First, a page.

2. CHARACTER. This one is kind of obvious. You need good, solid characters or nobody is going to care about what happens to them. Like studs holding up walls, they support the rest of the story and give you something to build on.

3. THEME. Theme is one of the most confusing things he talks about in his book, and one of the things that often eludes me. Theme is what the story is about. Not what happens or who it happens to, but what gives the story meaning. Theme is the walls wrapping around your novel and pulling it all together.

4. STRUCTURE. This is the biggest component of what Brooks calls the “four essential elements.” Basically, it’s the plot. He breaks it down into four parts which correspond with the basic Three Act Structure most people know with Act II separated into two parts. The structure is like the blueprints of your novel telling you where all of those studs characters need to go and how to arrange the rooms scenes.

5. SCENE EXECUTION. Scene execution zooms in on the structure. It’s about how you format a scene. What is happening? Why is it happening? Does it set up the next scene in the sequence? If Structure is the blueprints, then Scene Execution is the layout of furniture in the rooms. (I think my metaphor is running away from me.)

6. WRITING VOICE. For a lot of people, voice is one of the hardest parts of writing to nail down. It’s not just the “voice” of the characters, but the broader sound of the prose. Meaning, the words you choose can dramatically change the feel of a story. There’s a big difference between a mystery novel and a young adult novel. Between J.K. Rowling and Stephen King. Your voice is the personal style you bring to the novel–the way you “decorate” the scenes.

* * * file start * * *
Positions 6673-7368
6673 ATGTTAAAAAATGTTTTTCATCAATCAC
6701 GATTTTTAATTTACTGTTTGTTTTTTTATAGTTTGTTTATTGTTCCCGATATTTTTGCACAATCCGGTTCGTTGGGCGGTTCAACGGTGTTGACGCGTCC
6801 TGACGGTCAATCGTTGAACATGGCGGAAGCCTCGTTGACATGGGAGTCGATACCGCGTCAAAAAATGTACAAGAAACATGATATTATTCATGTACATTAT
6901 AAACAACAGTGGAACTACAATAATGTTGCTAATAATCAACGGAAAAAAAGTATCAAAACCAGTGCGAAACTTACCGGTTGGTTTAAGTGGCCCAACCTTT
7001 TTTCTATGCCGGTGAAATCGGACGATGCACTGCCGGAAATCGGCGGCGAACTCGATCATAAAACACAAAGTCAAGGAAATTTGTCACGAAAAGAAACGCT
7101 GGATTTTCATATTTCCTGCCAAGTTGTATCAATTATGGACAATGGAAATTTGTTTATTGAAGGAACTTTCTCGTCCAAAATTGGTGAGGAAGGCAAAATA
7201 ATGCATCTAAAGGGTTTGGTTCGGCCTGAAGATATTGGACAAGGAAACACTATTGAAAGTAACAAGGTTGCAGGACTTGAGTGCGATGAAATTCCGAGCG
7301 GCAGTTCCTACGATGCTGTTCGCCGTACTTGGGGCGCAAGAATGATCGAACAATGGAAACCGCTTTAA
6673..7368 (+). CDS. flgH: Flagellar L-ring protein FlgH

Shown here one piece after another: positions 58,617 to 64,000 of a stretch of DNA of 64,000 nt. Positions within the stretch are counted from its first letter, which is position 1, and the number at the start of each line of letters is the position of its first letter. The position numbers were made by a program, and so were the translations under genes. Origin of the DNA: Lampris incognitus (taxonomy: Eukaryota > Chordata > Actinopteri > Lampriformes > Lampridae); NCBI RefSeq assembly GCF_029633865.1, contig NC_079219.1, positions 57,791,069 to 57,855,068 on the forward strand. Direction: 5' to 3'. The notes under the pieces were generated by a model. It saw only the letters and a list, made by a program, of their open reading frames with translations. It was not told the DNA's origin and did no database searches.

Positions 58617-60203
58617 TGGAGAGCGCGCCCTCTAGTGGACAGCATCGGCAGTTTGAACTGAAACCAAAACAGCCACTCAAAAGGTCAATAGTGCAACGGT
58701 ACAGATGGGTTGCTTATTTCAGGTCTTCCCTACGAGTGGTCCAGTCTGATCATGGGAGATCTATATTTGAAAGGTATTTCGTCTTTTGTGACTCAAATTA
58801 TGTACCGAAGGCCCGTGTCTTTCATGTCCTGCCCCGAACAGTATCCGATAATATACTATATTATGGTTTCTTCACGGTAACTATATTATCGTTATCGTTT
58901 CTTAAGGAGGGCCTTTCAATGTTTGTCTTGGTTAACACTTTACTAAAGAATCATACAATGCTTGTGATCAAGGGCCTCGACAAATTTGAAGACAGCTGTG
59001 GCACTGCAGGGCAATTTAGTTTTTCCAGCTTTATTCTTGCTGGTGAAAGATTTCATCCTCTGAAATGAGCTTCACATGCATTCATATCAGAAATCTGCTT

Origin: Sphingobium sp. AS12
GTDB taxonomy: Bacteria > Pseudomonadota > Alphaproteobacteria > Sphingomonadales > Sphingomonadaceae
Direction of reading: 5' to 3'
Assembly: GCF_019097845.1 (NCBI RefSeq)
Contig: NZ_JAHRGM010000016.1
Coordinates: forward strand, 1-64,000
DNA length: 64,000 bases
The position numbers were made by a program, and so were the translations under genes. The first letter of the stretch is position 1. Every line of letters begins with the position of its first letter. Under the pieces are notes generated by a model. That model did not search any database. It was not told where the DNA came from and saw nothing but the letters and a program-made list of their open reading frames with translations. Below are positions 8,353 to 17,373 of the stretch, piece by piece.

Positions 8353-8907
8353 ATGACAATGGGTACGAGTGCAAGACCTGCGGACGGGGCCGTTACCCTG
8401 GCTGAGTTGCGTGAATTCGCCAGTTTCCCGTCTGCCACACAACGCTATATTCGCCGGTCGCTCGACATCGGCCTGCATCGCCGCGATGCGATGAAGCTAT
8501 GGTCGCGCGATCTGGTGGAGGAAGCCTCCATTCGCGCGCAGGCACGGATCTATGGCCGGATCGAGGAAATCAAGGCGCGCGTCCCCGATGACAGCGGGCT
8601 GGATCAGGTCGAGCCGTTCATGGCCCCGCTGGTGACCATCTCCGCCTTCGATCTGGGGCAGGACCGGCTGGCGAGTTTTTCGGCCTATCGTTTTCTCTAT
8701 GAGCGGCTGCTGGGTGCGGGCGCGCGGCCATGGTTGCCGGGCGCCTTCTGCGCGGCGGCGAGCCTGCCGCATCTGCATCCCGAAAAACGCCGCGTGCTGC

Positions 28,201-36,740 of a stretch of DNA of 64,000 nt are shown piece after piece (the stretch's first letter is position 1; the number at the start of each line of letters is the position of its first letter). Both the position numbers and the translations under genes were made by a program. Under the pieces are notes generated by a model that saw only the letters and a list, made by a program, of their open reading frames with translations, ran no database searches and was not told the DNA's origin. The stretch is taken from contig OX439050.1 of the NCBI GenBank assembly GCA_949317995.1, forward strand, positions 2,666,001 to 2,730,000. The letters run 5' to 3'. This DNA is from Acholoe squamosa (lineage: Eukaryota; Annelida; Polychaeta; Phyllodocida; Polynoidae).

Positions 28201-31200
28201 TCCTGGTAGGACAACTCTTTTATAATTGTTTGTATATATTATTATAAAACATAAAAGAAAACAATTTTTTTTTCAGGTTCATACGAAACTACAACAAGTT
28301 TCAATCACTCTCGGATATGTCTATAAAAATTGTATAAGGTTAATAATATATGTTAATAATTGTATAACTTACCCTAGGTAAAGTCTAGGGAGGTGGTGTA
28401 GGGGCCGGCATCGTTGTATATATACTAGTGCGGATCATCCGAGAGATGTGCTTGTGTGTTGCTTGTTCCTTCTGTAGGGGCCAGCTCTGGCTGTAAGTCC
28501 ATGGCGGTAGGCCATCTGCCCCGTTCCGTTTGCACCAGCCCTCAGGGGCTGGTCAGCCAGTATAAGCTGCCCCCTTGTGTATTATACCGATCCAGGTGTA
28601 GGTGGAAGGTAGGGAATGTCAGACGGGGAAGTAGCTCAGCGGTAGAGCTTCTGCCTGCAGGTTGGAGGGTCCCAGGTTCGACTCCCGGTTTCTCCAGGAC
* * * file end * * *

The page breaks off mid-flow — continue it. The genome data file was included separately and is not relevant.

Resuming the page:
duhI’m sure some people are reading the list and thinking, “well, duh, you need those things.” Like building a house, though, there’s a lot more to it than just listing your characters’ names or picking an idea from thin air. If you’re missing any one of these elements, your house isn’t going to stand up. Or it’s going to be a maze of rooms that all look the same and no one will want to live there. In other words, your story will be boring or confusing or a rambling mess.

Story Engineering is about how to gather all of those little elements and assemble your house novel.

So, my plan is to tackle each competency one by one. There are ten and a half weeks until NaNo starts. Hopefully, by the end, I’ll have a solid outline of the plot and a firm grasp of the characters and goals–to guide my writing. In other words, I’ll have the foundation dug, the studs and walls ready to go up, and a plan for how to put it all together. All that will be needed is the finishing touches. The paint and drapes and kitchen tiles that make a house unique, so to speak.

spongebobdanceThere won’t be a repeat of last year.

So, come back next week when I’ll be discussing ideas–where they come from and how to use them to develop a “concept”–the first essential element of story development.

 

Part 2: Ideas Vs. ConceptPart 2: Ideas Vs. Concept

Six Sentences on Sunday

sixsentences~~ Each Sunday, post six sentences from a writing project —published, in progress, for your cat — whatever. ~~

From a fanfic:

“I should take a look at that.”

She didn’t even give him time to protest before she pulled up his shirt. “Usually girls have to buy me dinner before I let them tear my clothes off.”

Clarke snorted. “In your dreams.”

You have no idea.

Six Sentences on Sunday

sixsentences~~ Each Sunday, post six sentences from a writing project —published, in progress, for your cat — whatever. ~~

From a fanfic:

Instead, he zipped her jacket to her chin. He wished he had a hat to give her. She just stared up at him, eyes slightly unfocused. Crap. He brushed her hair away and slid his thumb over the growing bump on her temple. So not good.

August Goals

Recap from July:

Reading: F Didn’t finish a thing.
Writing: B I think I did everything except add to 15 different stories. And #writeastory was on hiatus.
Finishing/Editing: C I only edited a few days, but I did post five WIP stories
Posting: B I got 5 of 6 stories posted. Impressive.

All in all, I give myself a C for the month. Could have been better, but considering how I’ve been feeling, this is amazing.